Olla said he is wary of Italy buying an existing vehicle, adding he would like to see Italian industry take the role of design authority.
“It is not only a matter of investments and jobs obtained in our homeland, but also an operational problem if you think of the logistics of the systems and the required development and upgrades they will bring with them,” he said.
“It does not mean that Italy will be self-sufficient, but we need to recover our industrial capabilities to produce high-quality platforms, which represent the best tool we can put in the hand of our warriors to give them the higher probability to accomplish their mission and get back home safe,” he added.
Rheinmetall, which is offering Italy its tracked Lynx vehicle, said it is ready to hand over design authority.
“The Lynx is the most modern infantry fighting vehicle available today. It has open architecture, and because we control the product we can give Italy technology transfer and the design authority,” said Alessandro Ercolani, the CEO of the firm’s Italian subsidiary, Rheinmetall Italia.
Ercolani said Italy would risk delaying the program if it tries developing a vehicle from scratch.
“Italy would need five to seven years to design a new IFV or tank, something it has not done since the 1990s, and there would be the cost of development to consider,” he said.
Asked if Rheinmetall is at a disadvantage since Leonardo already signed a strategic deal with KNDS, Ercolani replied: “We are not at a disadvantage because KNDS does not have an IFV to offer at this time.”
The need for more European cooperation on big-ticket programs has been stressed repeatedly by Leonardo CEO Roberto Cingolani, and A2CS could be a prime catalyst at a moment when the European main battle tank is mired in delay.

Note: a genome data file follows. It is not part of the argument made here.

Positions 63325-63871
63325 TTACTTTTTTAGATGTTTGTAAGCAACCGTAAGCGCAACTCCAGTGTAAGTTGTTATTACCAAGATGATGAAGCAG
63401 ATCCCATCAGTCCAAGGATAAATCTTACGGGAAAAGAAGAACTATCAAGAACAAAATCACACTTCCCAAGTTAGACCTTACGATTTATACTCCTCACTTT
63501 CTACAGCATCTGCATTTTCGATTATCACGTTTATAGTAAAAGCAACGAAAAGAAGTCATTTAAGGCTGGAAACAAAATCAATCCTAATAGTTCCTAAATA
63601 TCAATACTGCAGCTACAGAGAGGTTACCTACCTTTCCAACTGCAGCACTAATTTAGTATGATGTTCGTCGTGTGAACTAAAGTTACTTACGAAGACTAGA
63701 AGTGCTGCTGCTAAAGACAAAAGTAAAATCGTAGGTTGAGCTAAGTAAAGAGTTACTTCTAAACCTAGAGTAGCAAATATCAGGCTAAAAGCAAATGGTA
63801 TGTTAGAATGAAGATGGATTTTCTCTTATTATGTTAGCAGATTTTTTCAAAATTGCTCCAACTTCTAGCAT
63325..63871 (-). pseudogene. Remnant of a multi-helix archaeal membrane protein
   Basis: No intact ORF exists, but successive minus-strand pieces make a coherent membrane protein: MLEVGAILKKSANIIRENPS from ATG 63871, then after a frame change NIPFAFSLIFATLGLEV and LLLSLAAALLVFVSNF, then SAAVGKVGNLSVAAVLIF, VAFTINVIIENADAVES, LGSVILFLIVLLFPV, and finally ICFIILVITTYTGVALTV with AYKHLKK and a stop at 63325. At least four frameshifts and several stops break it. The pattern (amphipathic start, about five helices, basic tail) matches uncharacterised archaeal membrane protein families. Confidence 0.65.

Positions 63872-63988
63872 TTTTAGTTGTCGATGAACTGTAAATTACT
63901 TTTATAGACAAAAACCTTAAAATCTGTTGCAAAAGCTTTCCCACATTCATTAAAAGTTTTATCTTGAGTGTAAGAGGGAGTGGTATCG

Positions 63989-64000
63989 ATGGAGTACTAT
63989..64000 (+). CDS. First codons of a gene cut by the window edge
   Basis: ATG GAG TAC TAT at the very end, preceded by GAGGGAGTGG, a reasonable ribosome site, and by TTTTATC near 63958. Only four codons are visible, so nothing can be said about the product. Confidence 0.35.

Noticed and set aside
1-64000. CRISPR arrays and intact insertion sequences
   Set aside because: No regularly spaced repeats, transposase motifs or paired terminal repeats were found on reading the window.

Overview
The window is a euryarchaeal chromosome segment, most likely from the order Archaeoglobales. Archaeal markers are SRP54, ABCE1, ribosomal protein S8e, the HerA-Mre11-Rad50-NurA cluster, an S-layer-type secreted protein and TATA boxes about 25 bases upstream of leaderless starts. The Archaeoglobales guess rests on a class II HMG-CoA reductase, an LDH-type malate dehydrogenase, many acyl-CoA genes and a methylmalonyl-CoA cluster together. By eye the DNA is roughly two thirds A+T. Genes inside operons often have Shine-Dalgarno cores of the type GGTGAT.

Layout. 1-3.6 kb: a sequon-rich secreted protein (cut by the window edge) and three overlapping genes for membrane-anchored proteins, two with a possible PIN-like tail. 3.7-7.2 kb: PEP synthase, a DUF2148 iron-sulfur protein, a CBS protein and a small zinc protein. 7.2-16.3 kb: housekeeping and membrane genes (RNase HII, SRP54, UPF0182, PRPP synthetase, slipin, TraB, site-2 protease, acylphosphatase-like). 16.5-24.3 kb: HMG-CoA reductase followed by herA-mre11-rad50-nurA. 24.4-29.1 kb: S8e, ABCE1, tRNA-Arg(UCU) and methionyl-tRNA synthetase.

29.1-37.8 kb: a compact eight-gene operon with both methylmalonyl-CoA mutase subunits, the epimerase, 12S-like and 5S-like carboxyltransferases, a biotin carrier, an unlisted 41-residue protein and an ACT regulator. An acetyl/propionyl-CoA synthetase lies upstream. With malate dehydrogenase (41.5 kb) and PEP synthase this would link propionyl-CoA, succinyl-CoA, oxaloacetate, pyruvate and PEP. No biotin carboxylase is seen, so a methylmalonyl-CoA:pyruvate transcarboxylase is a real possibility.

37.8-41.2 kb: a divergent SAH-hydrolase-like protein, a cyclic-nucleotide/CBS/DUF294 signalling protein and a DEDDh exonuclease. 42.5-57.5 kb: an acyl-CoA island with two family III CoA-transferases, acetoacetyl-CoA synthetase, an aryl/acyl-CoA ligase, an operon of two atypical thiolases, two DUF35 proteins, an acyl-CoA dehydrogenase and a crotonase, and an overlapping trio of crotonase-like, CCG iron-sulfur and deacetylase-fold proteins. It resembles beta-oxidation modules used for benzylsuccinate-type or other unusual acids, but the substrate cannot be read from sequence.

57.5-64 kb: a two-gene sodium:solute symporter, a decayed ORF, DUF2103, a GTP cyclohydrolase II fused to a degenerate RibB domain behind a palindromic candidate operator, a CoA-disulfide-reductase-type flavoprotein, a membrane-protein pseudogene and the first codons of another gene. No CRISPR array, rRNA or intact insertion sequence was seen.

But if Italy wants a multinational alliance to work on the A2CS program, officials in Rome may have to be patient while the pieces of that alliance fit together.
A source familiar with the program told Defense News that the nascent effort was parked with procurement officials who are waiting to see what industrial consortium might evolve to handle a feasibility study.
Leonardo, which is likely involved, not only signed its cooperation deal with KNDS in December but also has a well-established joint venture to build military vehicles with Italy’s Iveco. That Iveco-Oto Melara consortium is known as CIO.
“One possibility would be for the work on the study to be handed to CIO, but officials are waiting for a signal from industry about evolving alliances that will want to handle the work,” according to the source, who declined to be named for this article because he was not allowed to speak on the record.
Leonardo has reportedly mulled the purchase of Iveco Defence Vehicles — the branch of Iveco with which it runs CIO — in order to bulk up its land operations business ahead of potential European consolidation in the industry.
“Leonardo needs to decide what to do on that front,” the source said. Ultimately, he added, if Italy wants a new vehicle, it will need to accept longer development times.
“That is why this consortium needs to come together fast,” he added.
Tom Kington is the Italy correspondent for Defense News.